Ensuring plant conservation and local livelihoods in Morocco

IUCN-Med has been invited to participate in a two-day workshop on equitable medicinal plant trade, biodiversity conservation and local livelihoods in Morocco, which ended on June 1, 2013. It marked the start of a 3-year project funded by a UK Darwin Initiative grant awarded to the Global Diversity Foundation (GDF). The project addresses livelihood improvement and threats to the sustainable harvesting of medicinal roots, particularly among the Amazigh (Berber) communities of the Moroccan High Atlas. 


Experts at the workshop on equitable medicinal plant trade, biodiversity conservation and local livelihoods in Morocco.

Thirty participants attended the workshop which took place near Tahanaout at the Kasbah Angour. They represented government agencies with jurisdiction over natural resources, environmental and conservation NGOs, scientific and academic institutions, and horticultural organisations.

By asking each participant to reflect on individual efforts and institutional commitments, the workshop created a platform for participants to engage in mutual learning about current initiatives on the conservation and sustainable use of plant resources to improve local livelihoods in Morocco. During this exchange, IUCN-Med presented its historic and on-going projects related to plant conservation and medicinal plants in Morocco.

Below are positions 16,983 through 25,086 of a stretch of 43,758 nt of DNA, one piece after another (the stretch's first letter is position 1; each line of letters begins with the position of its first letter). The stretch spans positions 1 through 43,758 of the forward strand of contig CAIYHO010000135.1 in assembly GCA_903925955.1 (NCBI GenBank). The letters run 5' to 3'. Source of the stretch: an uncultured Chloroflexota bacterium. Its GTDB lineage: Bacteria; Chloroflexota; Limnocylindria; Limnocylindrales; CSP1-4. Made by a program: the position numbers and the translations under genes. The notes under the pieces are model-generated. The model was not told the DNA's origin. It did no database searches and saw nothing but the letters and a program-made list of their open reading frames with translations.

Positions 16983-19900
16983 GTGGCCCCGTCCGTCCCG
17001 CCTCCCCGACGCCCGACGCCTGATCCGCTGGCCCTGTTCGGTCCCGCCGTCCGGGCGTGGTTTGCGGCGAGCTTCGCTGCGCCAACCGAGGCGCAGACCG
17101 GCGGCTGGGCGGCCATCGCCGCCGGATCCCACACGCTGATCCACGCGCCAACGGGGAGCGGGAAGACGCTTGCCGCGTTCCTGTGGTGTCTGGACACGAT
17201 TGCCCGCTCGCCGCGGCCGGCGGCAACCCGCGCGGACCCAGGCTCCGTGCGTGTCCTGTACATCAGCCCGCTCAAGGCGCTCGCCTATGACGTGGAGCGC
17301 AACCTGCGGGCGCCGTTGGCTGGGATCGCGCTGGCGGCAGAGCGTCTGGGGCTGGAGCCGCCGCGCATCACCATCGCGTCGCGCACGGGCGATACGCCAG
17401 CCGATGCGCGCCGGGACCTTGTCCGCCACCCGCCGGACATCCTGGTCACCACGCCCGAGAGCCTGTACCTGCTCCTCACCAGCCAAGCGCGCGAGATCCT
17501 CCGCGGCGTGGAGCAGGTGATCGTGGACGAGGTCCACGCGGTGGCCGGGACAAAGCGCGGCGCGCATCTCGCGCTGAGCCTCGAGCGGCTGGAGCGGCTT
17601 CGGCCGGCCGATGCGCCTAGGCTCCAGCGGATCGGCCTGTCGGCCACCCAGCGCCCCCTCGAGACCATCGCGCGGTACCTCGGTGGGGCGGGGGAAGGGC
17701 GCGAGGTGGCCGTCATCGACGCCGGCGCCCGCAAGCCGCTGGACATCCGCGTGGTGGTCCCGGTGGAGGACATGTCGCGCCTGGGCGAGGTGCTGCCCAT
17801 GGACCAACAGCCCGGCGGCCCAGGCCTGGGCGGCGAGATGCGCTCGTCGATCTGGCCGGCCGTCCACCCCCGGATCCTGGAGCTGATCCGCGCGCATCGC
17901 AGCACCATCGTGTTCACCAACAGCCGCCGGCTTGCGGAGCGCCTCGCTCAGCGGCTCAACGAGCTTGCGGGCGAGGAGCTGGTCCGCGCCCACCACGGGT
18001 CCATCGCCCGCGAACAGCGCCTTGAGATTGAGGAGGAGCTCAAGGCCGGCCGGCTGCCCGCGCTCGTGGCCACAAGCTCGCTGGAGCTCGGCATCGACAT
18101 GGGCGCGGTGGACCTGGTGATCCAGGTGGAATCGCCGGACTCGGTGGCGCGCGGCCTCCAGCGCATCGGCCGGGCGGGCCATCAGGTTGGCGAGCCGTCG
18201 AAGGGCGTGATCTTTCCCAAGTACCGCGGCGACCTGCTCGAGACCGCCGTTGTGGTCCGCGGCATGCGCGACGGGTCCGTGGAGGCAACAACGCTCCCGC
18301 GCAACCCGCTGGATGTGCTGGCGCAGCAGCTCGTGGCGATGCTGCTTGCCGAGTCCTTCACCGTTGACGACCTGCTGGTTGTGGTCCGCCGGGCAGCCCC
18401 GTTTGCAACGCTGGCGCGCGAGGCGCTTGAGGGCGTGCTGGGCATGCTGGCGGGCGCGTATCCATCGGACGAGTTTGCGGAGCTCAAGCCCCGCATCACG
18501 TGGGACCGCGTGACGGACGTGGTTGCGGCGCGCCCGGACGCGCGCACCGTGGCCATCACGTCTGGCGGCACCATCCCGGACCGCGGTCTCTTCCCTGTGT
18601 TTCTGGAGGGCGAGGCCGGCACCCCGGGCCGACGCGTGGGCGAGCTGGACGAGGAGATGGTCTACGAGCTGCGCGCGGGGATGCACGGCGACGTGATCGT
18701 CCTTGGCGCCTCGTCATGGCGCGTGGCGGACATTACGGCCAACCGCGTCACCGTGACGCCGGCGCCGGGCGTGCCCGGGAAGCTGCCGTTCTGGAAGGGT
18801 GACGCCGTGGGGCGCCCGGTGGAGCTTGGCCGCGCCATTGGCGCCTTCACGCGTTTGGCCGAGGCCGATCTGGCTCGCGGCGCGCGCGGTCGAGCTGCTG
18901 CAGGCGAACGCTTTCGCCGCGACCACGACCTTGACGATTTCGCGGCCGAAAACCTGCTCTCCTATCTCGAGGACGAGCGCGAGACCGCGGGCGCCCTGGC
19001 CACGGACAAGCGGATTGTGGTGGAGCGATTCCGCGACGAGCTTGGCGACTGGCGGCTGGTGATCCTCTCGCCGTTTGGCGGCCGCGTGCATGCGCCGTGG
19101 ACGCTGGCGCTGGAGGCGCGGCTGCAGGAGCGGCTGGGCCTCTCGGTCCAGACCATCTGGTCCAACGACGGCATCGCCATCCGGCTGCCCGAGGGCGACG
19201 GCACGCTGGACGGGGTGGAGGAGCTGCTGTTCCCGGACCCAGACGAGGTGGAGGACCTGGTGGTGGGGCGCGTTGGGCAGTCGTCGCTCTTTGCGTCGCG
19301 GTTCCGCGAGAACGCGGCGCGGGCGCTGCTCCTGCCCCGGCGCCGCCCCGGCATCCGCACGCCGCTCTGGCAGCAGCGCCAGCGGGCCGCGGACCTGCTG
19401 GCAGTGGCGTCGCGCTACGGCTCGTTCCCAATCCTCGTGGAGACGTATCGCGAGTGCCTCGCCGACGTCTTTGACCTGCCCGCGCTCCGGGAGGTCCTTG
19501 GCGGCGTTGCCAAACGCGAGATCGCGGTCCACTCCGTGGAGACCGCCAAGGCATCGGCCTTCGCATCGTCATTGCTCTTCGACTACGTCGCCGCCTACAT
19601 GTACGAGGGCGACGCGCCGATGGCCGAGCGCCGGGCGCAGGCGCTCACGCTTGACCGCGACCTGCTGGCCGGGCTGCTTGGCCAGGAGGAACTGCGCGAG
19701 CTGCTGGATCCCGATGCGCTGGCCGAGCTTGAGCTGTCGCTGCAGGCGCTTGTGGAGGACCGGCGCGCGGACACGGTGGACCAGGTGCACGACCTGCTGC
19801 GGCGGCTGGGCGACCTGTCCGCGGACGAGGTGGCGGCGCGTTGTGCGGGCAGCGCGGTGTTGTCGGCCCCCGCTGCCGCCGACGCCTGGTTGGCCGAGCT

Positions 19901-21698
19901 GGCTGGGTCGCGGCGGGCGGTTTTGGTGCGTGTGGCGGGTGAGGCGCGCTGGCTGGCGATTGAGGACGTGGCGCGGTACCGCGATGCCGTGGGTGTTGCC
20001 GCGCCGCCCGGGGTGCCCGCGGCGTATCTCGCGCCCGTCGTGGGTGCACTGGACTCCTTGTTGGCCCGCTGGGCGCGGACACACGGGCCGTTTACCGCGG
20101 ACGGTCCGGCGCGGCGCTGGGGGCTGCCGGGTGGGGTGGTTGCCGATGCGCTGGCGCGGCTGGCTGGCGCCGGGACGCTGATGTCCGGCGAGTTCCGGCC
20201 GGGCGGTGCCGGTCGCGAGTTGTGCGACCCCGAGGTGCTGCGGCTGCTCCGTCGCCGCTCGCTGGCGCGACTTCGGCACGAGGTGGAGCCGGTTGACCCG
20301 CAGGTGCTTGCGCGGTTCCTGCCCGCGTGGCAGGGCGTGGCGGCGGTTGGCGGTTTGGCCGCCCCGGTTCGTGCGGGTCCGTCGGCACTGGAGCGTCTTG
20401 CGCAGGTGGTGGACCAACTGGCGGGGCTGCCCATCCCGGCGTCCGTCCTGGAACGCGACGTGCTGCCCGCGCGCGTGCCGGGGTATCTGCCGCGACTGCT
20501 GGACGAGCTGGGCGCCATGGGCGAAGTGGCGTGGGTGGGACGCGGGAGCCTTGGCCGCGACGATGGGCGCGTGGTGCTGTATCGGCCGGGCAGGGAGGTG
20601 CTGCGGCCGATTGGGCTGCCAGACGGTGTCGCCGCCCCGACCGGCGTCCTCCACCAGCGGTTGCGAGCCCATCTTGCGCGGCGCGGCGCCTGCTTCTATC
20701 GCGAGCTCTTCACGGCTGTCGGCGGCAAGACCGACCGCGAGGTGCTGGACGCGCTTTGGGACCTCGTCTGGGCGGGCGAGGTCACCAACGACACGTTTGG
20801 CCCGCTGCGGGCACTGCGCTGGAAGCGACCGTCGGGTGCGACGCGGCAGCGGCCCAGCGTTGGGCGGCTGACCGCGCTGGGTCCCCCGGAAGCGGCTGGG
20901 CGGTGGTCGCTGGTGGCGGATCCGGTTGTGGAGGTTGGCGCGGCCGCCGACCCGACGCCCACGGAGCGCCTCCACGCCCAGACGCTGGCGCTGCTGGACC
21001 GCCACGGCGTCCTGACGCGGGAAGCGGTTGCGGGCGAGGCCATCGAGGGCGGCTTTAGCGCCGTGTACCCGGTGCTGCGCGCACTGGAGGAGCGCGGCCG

On the second day of the workshop, the Moroccan Plant and Livelihoods Specialist Group (MPLSG) was formed, ensuring continued communication and cooperation among participants. As part of this emerging national and international network of volunteer experts comprising conservationists, natural and social scientists and practitioners, MPLSG members will contribute to documenting, conserving and sustainably using plant diversity in Morocco, thereby leading to a measurable improvement in local livelihoods and a reduction in the loss of biodiversity. The group will also provide information to the general public on the conservation of plants in Morocco and on the inherent value of species to ecosystem health and functioning, the provision of ecosystem services and support of human livelihoods.

Read more on this project here.

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